Immunologic Subclassification of Acute Lymphoblastic Leukemia in Childhood and Prognosis (Modified BFM Protocol)

  • F. Zintl
  • R. Häfer
Conference paper
Part of the Haematology and Blood Transfusion / Hämatologie und Bluttransfusion book series (HAEMATOLOGY, volume 32)


Acute lymphoblastic leukemias (ALLs) in childhood are clonal proliferations of lymphoid cells. It is now possible precisely to define stages of human lymphocyte differentiation using more traditional cell markers such as surface membrane immunoglobulin (SIg), sheep erythrocyte receptor (E), and cytochemical stains or highly specific monoclonal antibodies. The application of these immunologic methods to the study of ALL has further confirmed the heterogeneous nature of this disease. There appear to be clinical differences among the immunologic subtypes. It is as yet unclear whether T-cell disease is an independent prognostic variable. In the past B-cell ALL was characterized by an extremely poor prognosis. Relatively little information is available regarding the prognosis of the various stages of pre-B-ALL and T- ALL.


Acute Lymphoblastic Leukemia Clonal Proliferation High White Blood Cell Count Independent Prognostic Variable Product Limit Estimate 
These keywords were added by machine and not by the authors. This process is experimental and the keywords may be updated as the learning algorithm improves.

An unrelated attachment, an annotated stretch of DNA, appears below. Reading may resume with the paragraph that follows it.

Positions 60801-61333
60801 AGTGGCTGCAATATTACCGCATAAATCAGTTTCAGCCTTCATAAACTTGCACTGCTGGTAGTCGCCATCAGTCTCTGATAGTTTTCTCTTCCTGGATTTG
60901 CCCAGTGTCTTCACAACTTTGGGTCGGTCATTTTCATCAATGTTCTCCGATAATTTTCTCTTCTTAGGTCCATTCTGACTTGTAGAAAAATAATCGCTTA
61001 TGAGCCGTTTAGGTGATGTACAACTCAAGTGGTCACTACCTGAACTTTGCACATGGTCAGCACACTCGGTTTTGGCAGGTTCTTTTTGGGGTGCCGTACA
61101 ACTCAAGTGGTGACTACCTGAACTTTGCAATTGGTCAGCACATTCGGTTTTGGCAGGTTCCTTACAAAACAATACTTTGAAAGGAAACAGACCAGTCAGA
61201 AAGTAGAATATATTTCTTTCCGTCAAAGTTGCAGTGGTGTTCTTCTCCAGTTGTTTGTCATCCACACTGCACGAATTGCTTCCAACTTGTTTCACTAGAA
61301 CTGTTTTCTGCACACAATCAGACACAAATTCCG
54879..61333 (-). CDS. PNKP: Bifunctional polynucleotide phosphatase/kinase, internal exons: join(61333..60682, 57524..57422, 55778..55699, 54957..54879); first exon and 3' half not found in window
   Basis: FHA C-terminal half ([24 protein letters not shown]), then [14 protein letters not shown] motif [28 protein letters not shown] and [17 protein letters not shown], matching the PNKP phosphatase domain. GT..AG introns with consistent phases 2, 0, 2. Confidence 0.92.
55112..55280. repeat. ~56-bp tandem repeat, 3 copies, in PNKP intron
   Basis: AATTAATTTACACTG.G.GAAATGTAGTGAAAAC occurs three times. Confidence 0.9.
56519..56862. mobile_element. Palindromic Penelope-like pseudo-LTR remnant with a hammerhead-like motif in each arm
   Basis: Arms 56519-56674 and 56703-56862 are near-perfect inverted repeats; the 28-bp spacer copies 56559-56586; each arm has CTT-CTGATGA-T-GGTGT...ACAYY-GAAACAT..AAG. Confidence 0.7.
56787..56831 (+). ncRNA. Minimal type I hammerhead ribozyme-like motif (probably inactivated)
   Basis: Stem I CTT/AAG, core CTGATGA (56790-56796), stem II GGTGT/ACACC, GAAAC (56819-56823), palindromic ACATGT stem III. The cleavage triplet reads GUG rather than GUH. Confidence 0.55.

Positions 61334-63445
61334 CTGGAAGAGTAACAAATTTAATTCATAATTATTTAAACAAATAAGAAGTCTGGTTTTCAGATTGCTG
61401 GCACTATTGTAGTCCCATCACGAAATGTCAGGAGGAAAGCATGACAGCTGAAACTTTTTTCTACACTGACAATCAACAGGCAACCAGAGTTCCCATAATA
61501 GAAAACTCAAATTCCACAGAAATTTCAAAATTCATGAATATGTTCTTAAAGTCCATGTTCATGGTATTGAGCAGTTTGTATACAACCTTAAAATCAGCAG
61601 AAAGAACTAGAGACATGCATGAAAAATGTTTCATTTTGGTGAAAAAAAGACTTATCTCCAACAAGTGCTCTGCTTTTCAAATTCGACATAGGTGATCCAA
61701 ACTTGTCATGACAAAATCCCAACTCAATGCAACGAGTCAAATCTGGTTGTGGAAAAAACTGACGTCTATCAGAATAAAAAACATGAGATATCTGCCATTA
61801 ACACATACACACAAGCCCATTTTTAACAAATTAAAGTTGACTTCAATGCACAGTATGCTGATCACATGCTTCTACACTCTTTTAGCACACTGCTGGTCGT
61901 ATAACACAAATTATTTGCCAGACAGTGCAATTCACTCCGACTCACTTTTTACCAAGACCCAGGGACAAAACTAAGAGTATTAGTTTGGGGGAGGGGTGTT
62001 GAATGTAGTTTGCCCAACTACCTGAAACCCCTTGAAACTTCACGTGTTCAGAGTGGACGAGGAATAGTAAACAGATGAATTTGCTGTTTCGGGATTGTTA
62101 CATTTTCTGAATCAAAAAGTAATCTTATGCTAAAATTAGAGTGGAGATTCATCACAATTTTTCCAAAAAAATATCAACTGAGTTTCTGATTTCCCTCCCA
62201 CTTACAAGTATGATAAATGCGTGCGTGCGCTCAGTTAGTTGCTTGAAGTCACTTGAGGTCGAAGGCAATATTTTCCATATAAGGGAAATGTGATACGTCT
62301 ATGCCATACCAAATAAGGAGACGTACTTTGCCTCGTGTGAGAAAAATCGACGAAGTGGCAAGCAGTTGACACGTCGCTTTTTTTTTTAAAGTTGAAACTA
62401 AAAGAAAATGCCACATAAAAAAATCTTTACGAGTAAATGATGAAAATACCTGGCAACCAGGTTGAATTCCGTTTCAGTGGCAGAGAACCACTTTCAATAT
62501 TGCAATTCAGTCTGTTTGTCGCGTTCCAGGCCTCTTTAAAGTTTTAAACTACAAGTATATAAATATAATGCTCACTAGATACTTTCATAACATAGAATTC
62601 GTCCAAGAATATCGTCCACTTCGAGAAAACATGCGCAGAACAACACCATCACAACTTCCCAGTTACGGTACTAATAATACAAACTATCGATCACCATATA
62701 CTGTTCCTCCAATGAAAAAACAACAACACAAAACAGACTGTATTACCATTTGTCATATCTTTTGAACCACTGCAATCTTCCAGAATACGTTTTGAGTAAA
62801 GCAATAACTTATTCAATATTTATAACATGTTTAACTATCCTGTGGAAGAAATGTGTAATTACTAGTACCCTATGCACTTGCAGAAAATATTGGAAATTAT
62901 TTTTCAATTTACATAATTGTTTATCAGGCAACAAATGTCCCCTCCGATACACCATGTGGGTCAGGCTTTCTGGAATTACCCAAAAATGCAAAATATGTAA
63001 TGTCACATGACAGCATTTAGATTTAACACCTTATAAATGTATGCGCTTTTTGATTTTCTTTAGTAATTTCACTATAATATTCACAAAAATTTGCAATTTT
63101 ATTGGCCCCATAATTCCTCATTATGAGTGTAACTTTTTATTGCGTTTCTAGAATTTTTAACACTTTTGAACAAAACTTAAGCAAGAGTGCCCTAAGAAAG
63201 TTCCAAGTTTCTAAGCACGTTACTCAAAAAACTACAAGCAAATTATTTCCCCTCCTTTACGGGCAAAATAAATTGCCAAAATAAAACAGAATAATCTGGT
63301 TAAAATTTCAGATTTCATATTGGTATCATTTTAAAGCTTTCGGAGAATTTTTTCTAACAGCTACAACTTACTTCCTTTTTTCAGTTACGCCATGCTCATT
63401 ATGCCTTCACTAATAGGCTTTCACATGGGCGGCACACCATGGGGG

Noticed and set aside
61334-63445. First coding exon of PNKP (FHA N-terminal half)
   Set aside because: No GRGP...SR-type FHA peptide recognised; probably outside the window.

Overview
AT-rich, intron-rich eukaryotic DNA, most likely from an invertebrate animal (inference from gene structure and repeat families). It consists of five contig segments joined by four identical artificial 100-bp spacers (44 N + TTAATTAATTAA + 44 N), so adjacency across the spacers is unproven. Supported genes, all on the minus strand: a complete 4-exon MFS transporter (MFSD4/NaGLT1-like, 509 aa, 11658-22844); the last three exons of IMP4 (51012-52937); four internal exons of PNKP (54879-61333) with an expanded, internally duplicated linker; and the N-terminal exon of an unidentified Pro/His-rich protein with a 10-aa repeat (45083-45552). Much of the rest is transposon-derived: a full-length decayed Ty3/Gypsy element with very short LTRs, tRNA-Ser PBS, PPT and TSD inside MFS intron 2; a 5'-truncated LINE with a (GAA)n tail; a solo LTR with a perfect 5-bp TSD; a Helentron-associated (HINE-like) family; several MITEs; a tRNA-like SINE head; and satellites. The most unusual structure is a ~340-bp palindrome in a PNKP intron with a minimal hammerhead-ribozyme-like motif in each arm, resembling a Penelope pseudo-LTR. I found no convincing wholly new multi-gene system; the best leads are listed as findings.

Unable to display preview. Download preview PDF.

Unable to display preview. Download preview PDF.


  1. 1.
    Langermann HJ, Henze G, Wulf M, Riehm H (1982) Abschätzung der Tumorzellmasse bei der akuten lymphoblastischen Leukämie im Kindealter: prognostische Bedeutung und praktische Anwendung. Klin Pädiatr 194: 209–213PubMedCrossRefGoogle Scholar
  2. 2.
    Zintl F, Malke H, Plenert W (1985) Clinical experiences with a modified BFM protocol in childhood acute lymphoblastic leukemia. In: Neth R, Gallo RC, Greaves MF, Janka G (eds) Modern trends in human leukemia, vol VI. Springer, Berlin Heidelberg New York, pp 84–89Google Scholar
  3. 3.
    Riehm H, Henze G, Langermann HJ (1981) Multizentrische Therapiestudie BFM 81 zur Behandlung der akuten lymphoblastischen Leukämie im Kindes-und Jugendalter. StudienprotokollGoogle Scholar
  4. 4.
    Müller-Weihrich S, Henze G, Schwarze EW, Budde M, Riehm H (1986) Childhood Non-Hodgkin’s lymphoma strategies for diagnosis and therapy. In: Riehm H (ed) Malignant neoplasms in childhood and adolescence. Karger, Basel, pp 167–186 (Monogr. Paediatr, vol 18.)Google Scholar
  5. 5.
    Kaplan EL, Meier P (1970) Nonparametric estimation from incomplete observations. J Am Stat Assoc 53: 457–481CrossRefGoogle Scholar
  6. 6.
    Crist WM, Grossi CE, Pullen J, Cooper MD (1985) Immunologic markers in childhood acute lymphocytic leukemia. Semin Oncol 12: 105–121PubMedGoogle Scholar
  7. 7.
    Bernstein I, Kersey J, Seeger R, Andrews R (1985) Immunodiagnostic and immunotherapy in childhood malignancies. Pediatr Clin North Am 32: 575–599PubMedGoogle Scholar

Copyright information

© Springer-Verlag Berlin Heidelberg 1989

Authors and Affiliations

  • F. Zintl
    • 1
  • R. Häfer
    • 1
  1. 1.Abt. Hämatologie, Onkologie und ImmunologieUniversitäts-Kinderklinik JenaJenaGermany

Personalised recommendations